Saturday, April 3, 2010

Nonfarm Jobs: Historical Perspective

[Below is a a Chart of the Day commentary on the March employment numbers. Further below you will read my comments.]

Today, the Labor Department reported that nonfarm payrolls (jobs) increased by 162,000 in March -- the largest increase in three years. Today's chart puts that decline into perspective by comparing job losses following the beginning of the current economic recession (solid red line) to that of the last recession (dashed gold line) and the average recession from 1950-1999 (dashed blue line). As today's chart illustrates, the current job market has suffered losses that are more than triple as much as what occurs at the lows of the average recession/job loss cycle. It is also worth noting that previous job market declines did not tend to end abruptly but rather flattened out before moving back into an expansionary phase. Today's relatively positive jobs report provides an early indication that the current job market is moving from a phase of stabilization to that of expansion [emphasis mine].


My Comments:

I highlight the last statement from Chart of the Day’s commentary because it demonstrates the problems of deriving conclusions simply by looking at charts; namely, the concept of spurious correlation. In other words, that a relationship exists between 2 variables may in fact be caused by something else entirely. That is, correlation does not imply causation. This results in the idea that since unemployment has stabilized, growth will return. Furthermore, this conclusion is furthered fortified by the assumption that the past is indicative of the future. All chart lack context, yet they provide a valuable simplification of what is happening. But like all tools, they must be used appropriately.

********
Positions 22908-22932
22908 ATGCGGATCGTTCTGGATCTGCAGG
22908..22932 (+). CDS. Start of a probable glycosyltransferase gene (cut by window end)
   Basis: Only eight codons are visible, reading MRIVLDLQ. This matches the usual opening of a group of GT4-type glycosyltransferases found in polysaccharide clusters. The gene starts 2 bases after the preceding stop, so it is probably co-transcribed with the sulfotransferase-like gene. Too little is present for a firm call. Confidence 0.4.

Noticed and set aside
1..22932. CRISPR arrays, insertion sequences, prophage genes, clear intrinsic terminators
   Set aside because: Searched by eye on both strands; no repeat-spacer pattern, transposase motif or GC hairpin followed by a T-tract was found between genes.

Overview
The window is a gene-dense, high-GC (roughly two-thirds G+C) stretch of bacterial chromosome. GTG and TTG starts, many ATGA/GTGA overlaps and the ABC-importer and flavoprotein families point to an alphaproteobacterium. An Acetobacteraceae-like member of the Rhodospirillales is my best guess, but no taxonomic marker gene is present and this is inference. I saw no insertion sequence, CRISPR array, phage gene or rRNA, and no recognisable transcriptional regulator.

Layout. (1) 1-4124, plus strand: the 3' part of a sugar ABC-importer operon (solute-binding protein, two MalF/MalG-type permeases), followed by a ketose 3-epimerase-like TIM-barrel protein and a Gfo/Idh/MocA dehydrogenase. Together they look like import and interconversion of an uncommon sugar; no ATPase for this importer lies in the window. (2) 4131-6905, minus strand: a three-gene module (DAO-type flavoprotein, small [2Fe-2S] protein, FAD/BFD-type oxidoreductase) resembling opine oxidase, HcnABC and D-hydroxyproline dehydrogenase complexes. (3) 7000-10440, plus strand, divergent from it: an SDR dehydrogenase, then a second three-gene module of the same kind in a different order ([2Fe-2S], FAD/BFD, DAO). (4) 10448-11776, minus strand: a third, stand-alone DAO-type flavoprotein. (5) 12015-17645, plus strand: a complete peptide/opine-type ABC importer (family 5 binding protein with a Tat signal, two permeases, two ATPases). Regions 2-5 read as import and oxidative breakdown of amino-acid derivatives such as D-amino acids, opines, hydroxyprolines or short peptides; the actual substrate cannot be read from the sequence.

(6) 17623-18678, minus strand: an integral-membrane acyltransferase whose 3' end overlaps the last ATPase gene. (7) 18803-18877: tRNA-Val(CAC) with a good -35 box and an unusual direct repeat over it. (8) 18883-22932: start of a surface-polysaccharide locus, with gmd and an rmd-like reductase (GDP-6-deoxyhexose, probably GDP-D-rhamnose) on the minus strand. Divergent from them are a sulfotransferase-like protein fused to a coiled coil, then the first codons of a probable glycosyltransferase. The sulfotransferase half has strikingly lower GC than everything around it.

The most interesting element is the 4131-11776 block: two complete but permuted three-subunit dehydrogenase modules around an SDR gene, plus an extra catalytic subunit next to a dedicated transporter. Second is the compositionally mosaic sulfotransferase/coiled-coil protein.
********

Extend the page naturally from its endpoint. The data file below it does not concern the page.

The only valuable conclusion we can derive by looking at the chart is that the expected expansion most likely will be weaker than the 2001-2006 expansion. Weaker employment means a reduction in the confiscation base (i.e. tax payers). In light of burgeoning fiscal spending, this could translate in a greater deficit than expected.

Let me mention other things that were left out of the commentary above:

- The majority of job losses in the present recession originated in the bloated financial and construction sector. These jobs are not coming back!

- The 2001-2006 average was significantly below the 1950-1999 average.

- The phase of “stabilization to that of expansion” in the 2007-present bucket may mean an upward move that still falls below 0 percent. In plain English, this means nonfarm payrolls move from a phase of really ugly to really bad. This is a very loose sense of expansion.

- Intertemporal comparison is limited because the structure of the economy has changed over the years (e.g. manufacturing employment is not as relevant today vis-à-vis the past). This distorts averages.

- The chart does not mention anything about the long-term unemployed (i.e. those who have been unemployed greater than 27 weeks).

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